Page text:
AS usual the news media and the government reformers have missed an important part of the picture in campaign spending reform.
While the debate for years has always been on the huge amount of money it takes candidates to run and win, the focus has always been on what happens in the election year.
To be sure, it is a lot of money. Last year, for instance, candidates for all state and county races spent a total of $15.4 million, according to figures tallied by the state Campaign Spending Commission.
But they also spent $4.3 million in the three years before the election.
The figures show that campaign spending is not a one-year affair. Raising and spending money are not things that happen just during election years.
The media and the reformers break out the calculators and spreadsheets for elections, but we should all be spending some more time on the off-year campaign bankrolls.
Here's some gleaning from the latest Campaign Spending Commission research.
Look at Gov. Ben Cayetano's campaign for re-election. While he spent $1.6 million in the general election and $1.9 million in the primary election, he also spent $1.1 million or 23 percent of his total spending in the three years before he was actively running.
The really interesting numbers are in House and Senate races. If you look at the winners, they spent more in the years before the election than they did in the election year.
Altogether the victorious senators spent $1.3 million in four years. Of that $521,831 was spent in the first three years of their terms.
State House figures are more tilted to the campaign year, with the winners spending almost $2 million, with $664,605 before 1998. But House candidates run every two years, while senators have four years to raise and spend money.
If you want to say hello to some off-season big spenders, let me introduce you to the Honolulu City Council.
The Council members spent 53 percent of their campaign bucks in the three years before they ran for re-election.
Councilman Duke Bainum, who spent $628,000 in his successful re-election bid, doled out about a third of that in the three years before 1998. And Donna Mercado Kim, who spent $188,000 in getting re-elected, spent $123,000 before the race began.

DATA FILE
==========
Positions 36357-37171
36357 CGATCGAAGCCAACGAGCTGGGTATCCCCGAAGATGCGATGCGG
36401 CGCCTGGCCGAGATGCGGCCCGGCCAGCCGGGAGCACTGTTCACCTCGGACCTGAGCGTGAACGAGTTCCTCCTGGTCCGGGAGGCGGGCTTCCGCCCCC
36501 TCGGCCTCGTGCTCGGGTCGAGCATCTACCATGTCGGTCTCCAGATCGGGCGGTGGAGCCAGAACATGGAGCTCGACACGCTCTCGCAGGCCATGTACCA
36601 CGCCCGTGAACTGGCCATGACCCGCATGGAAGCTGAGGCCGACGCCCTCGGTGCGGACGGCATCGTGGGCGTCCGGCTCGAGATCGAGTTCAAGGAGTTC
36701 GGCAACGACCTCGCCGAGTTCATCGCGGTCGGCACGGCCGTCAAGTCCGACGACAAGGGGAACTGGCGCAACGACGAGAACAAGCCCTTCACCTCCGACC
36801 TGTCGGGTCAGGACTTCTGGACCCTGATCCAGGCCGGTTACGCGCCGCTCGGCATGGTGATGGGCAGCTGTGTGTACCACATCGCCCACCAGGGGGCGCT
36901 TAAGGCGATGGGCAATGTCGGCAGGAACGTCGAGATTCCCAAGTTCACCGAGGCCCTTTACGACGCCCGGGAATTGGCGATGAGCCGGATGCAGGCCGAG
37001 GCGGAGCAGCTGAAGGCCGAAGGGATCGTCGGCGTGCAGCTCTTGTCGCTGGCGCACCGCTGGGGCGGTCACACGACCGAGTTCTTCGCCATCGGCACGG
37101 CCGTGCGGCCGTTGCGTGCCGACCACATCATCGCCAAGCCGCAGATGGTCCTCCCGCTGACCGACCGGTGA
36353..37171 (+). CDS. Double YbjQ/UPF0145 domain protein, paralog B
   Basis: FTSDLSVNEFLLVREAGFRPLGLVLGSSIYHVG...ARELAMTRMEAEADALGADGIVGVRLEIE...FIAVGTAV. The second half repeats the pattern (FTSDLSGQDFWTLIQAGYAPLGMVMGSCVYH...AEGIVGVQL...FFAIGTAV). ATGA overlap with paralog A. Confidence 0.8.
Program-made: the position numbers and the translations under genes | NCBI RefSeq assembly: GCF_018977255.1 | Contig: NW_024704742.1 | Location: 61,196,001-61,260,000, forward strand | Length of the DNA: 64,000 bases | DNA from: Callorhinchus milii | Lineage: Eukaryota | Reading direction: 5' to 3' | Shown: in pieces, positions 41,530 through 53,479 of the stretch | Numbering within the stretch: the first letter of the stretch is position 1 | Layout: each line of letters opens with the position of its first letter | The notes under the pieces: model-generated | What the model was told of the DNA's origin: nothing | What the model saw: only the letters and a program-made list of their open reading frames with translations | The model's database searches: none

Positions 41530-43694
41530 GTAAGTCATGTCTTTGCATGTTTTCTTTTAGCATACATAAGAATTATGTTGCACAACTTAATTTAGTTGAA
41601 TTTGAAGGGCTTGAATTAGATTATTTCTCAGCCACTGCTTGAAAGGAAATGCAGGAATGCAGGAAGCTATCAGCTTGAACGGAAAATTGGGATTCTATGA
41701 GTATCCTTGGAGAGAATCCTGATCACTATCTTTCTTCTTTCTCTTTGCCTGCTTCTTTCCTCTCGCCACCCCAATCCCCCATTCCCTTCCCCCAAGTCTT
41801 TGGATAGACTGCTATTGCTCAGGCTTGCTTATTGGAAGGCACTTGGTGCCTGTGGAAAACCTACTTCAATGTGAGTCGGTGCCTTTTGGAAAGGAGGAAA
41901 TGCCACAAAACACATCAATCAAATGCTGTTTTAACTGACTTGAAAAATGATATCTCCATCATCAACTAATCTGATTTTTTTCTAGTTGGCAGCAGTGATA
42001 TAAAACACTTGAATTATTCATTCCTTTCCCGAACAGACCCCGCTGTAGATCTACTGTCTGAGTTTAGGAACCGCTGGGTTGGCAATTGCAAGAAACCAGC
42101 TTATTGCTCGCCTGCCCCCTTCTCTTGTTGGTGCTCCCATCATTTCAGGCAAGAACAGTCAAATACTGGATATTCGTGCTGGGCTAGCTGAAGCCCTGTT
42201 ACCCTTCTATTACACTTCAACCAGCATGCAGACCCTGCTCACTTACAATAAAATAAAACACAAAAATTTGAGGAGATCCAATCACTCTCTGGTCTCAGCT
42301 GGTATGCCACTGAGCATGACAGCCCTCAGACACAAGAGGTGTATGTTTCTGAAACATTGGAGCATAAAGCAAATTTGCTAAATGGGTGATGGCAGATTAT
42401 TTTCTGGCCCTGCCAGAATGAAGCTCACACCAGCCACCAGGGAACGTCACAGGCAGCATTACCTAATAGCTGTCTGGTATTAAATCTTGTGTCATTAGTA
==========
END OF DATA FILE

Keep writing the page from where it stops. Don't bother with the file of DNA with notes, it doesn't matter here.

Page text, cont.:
Rene Mansho, Andy Mirikitani, Jon Yoshimura, Mufi Hannemann and John DeSoto also spent more in off-election years than when they were actually campaigning.
The losers, however, show that they are not spending money in off-election years. That makes sense because if you aren't in office it is hard to run a four-year campaign. You don't see anyone who is out of office holding a neighborhood legislative briefing, do you?
LEGISLATORS and council members campaign all year. There are funerals, birthdays, athletic teams, graduations and anniversaries -- all needing a small donation.
The governor and the lieutenant governor need the money for political research and to spread around to move their own causes either in direct paid commercials or in support of candidates or programs.
The other half of all this off-year spending is off-year fund-raising. This is where the public attention must be refocused.
It is in the off-year that campaigns are won. The person who can raise and spend the money in the off-year, when attention is not on the race, is likely to be the person who wins come the election year.
Richard Borreca reports on Hawaii's politics every Wednesday.
He can be reached by e-mail at email@example.com